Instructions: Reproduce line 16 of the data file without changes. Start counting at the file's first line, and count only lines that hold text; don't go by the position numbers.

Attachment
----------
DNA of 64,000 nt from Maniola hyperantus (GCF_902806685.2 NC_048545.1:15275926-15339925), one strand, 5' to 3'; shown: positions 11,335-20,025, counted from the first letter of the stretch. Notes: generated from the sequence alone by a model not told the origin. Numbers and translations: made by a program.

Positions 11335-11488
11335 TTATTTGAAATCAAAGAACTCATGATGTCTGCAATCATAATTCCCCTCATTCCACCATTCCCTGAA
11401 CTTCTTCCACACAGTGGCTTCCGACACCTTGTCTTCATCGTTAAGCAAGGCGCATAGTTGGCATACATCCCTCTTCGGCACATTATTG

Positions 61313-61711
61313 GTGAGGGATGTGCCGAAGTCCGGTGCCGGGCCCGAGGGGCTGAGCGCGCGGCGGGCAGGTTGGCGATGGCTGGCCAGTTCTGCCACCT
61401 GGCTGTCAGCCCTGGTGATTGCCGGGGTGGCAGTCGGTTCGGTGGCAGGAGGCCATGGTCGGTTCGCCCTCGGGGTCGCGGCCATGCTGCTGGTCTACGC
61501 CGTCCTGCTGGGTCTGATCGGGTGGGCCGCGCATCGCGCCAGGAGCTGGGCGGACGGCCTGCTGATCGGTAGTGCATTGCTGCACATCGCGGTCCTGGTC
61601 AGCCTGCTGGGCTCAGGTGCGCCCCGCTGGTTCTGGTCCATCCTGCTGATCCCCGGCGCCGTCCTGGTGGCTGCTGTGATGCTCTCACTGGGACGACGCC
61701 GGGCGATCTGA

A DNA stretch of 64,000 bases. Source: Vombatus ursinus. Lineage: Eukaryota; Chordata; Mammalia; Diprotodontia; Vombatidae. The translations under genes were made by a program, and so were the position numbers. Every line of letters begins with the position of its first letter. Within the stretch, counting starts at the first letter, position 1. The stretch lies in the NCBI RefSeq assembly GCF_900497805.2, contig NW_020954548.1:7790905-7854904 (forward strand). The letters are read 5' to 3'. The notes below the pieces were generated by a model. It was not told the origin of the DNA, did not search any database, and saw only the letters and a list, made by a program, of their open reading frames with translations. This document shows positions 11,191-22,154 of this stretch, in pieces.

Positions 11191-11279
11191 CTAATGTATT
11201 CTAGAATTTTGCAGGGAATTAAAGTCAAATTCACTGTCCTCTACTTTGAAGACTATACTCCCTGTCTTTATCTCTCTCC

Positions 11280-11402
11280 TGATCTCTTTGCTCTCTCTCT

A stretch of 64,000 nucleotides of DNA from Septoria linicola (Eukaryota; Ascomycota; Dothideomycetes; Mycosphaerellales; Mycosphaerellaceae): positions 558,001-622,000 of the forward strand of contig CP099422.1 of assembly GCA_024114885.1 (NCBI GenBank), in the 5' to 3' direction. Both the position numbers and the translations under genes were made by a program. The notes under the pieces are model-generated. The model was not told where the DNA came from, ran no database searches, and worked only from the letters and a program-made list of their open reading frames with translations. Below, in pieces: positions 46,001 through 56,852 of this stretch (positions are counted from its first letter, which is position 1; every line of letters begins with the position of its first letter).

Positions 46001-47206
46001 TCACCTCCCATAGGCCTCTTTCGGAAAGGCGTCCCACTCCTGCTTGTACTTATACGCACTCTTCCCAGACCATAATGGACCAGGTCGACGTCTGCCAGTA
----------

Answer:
11280 TGATCTCTTTGCTCTCTCTCT